It is true there are many noble people who never get a Sabbath to themselves. They are busy in works of necessity and mercy. Jesus Himself sets the example of this, and leaves to our enlightened consciences to judge what is necessary, and what is not, to do on His day. The fundamental principle is to be "in the spirit on the Lord's Day," to be in tune with our Lord's mind, to be in harmony with our Lord's will. So if you ask what rules do you suggest for the proper observance of the Lord's Day I answer, THERE IS NO RULE BUT THE GOLDEN RULE THAT CAN GOVERN OUR RELATION TO THE LORD's DAY. Therefore, before I give a Sunday house party, or travel for my own pleasure, or talk a lot of twaddle at the telephone on the Lord's Day I will say, "I would not like to be obliged myself to work on Sunday; therefore it is wrong for me to oblige others to work. I will not buy a Sunday paper, knowing that I am forcing a hundred and fifty thousand compositors and pressmen to work seven days out of seven, and robbing a great army of men and boys of their right to a day of rest and worship. True, that newsboy is poor, and needs the money, but I refuse to take advantage of that boy's poverty by contributing to his moral detriment. It is bad that he is poor, it is worse that I should make him a law-breaker." All over this country a hundred thousand boys are training for manhood with no reverence for the Sabbath, and no respect for authority, in order to supply a Sunday newspaper for people who would be infinitely better off to have one whole day in which the dust and rubbish of six secular days could not enter. When the attempt to introduce a Sunday newspaper was made in London, the "Evening Post" commented: "The best view which can be taken of our own Sunday newspapers must be that they are a nuisance. They are twice cursed; they curse him that prints them and him that reads them. They add new terrors to Sunday. On purely humanitarian grounds, without allowing theological reasons to have any weight whatever, we could wish them all away. If there is any more pathetic sight than a man deliberately sitting down to wade through a sextuple Sunday newspaper, we do not know what it is."

That is the new indictment of the Sunday press from a secular viewpoint. We may easily see the harm it does from a spiritual viewpoint. A mind that has waded through the Sunday sheet is no more prepared for spiritual thoughts than is a man's clothing for appearance at church after rambling over fields of burdocks and nettles. The very purpose of the Sabbath was to give God's children one whole day free from the suggestions and contaminations of a wicked world.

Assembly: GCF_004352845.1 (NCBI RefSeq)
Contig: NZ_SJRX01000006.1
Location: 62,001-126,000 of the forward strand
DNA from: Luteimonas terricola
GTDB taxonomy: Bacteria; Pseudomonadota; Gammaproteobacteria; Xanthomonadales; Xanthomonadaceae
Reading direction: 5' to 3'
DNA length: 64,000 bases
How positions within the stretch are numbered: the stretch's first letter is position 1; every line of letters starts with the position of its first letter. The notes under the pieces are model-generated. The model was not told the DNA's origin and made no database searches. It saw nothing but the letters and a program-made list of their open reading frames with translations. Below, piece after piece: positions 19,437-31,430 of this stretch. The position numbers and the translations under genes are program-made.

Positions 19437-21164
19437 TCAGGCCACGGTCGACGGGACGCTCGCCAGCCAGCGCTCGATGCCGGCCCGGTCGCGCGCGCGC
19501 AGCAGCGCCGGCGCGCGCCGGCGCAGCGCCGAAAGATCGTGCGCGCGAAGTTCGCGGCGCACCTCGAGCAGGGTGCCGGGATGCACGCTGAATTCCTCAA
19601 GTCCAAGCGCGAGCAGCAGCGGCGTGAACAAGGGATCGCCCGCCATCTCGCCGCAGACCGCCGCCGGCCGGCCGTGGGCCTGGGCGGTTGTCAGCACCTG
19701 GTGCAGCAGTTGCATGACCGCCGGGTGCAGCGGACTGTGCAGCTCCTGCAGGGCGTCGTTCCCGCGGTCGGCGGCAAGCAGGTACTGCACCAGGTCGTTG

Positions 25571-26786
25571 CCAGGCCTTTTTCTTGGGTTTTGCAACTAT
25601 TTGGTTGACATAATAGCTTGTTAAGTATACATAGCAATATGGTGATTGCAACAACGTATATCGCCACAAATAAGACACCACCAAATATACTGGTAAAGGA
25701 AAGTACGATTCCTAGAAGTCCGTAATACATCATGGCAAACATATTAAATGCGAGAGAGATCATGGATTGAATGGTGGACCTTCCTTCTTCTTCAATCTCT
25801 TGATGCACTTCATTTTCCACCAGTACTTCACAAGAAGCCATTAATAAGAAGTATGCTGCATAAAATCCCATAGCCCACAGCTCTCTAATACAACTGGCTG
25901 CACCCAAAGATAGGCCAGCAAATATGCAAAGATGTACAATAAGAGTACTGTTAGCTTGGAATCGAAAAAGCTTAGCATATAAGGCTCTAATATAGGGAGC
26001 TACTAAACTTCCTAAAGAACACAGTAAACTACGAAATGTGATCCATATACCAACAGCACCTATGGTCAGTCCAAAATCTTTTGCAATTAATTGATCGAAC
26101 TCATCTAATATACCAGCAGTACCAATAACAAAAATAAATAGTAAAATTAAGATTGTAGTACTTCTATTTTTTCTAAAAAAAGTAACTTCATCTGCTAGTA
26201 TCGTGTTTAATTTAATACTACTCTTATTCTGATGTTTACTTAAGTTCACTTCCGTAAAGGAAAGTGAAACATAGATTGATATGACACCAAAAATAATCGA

O men, does it not touch a tender place in your hearts when you hear of the multitudes of wage earners who are pleading for a Sabbath restday? Railroad men, miners, actors, craftsmen of all sorts, signing petitions for a recognition of their right to a weekly day of rest, making their appeal on the grounds of common humanity. Here is one from a member of the bartenders' union. He said: "I cannot of course appeal to you from the standpoint of religion, but we have some interests in common with other men. I am myself the father of three children, but I scarcely know them. I am up in the morning before they are awake, and I return at night after they are in bed. This I do seven days a week, year in and year out." That from the bartenders' union. And similar appeals are made from thousands of other toilers; because every man has a right to his manhood, and the Sabbath was made for man.


For Christian men and women there can be only one course of action. There may be perplexing situations at times, where even a Christian will be puzzled to decide just what to do; but with a mind brought, as the Apostle says, "into captivity to the obedience of Christ" [2 Corinthians 10:5] the ground is level and the air cleared for meeting them. When we fully recognize the Lord's lordship of this Day of days, we will never go far astray. Every question as to the proper observance of it will be dealt with in its Divine relations to our Divine Master. It is more than half the answer to any question to be in tune with the principles involved in the solution of the question. "I was in the spirit on the Lord's Day," [Revelation 1:10] said the Apostle. To keep that pregnant phrase in mind will settle the details of every program of conduct on that day.

God help us all to resist the drift of Sabbath secularization. Doubtless it will cost us something to be loyal to principle in this day of many jelly fish Christians, who have opinions without convictions, and prejudices without principles. A refreshing shadow of a great rock in a weary land is the man of convictions and principles who can resist the drifting sands of a loose interpretation of the Divine commands. The demand today is for rock Christians. We are living in a time when the people who settle questions of right and wrong for themselves seem to be in a minority. In matters of morals and dress most of us go in droves. A few people act as brain for the many, a few people act as conscience for the many. But we who have the light of God's Word need not be mastered by the mob. One is our Master, even Christ. A great many people are doing certain things on the Lord's Day, not because they have settled the question, as between themselves and their Lord, but because they have settled it as between themselves and their own preferences, or as between themselves and their associates.

Let us be rock Christians, who will keep the Lord's Day holy because it holds us in touch with eternal and Divine things, and because it celebrates our relation to our Divine Master; and because the Lord's Day is the guerdon of our national prosperity, the hope of our civilization; and because the mouth of Jehovah hath spoken: "Them that honor Me I will honor" [1 Samuel 2:30].